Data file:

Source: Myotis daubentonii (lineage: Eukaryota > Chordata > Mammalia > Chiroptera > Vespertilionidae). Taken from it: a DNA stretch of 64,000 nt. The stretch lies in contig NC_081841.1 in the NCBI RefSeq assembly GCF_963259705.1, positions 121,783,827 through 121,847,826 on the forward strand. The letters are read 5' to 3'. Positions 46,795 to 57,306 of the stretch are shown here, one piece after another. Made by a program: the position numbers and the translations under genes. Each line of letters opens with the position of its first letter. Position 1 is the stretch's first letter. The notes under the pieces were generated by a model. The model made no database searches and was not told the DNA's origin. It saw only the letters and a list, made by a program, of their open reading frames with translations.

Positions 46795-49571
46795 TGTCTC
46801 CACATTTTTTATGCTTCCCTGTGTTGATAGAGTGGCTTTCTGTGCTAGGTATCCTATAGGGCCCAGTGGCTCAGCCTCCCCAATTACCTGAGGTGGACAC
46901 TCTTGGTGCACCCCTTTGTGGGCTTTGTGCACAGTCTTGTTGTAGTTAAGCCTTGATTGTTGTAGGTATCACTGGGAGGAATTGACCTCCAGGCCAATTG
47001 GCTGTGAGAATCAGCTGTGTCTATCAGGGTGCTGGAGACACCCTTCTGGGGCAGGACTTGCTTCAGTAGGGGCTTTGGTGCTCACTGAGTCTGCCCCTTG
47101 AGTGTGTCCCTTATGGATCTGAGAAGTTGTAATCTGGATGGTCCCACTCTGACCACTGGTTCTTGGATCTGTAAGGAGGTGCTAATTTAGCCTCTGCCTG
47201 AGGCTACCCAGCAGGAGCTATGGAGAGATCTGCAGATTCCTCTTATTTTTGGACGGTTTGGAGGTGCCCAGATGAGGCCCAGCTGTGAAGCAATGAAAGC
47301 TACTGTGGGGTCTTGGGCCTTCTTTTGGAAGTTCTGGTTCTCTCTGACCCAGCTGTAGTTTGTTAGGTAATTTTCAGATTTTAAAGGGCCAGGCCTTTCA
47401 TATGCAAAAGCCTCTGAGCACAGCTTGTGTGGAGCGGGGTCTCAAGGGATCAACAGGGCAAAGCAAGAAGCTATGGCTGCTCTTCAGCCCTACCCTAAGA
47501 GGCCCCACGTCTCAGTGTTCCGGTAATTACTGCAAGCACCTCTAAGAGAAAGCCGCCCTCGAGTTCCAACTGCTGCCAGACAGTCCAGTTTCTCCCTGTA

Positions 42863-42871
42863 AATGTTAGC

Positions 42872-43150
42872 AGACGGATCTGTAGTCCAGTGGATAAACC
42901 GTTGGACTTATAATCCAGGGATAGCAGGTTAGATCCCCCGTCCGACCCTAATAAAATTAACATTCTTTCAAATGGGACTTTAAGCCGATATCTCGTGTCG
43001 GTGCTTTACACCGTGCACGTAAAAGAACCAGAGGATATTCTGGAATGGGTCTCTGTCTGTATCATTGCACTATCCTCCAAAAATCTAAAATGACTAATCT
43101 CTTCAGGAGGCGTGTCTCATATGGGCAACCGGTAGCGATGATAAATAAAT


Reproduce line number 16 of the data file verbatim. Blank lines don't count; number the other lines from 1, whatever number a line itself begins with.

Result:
42901 GTTGGACTTATAATCCAGGGATAGCAGGTTAGATCCCCCGTCCGACCCTAATAAAATTAACATTCTTTCAAATGGGACTTTAAGCCGATATCTCGTGTCG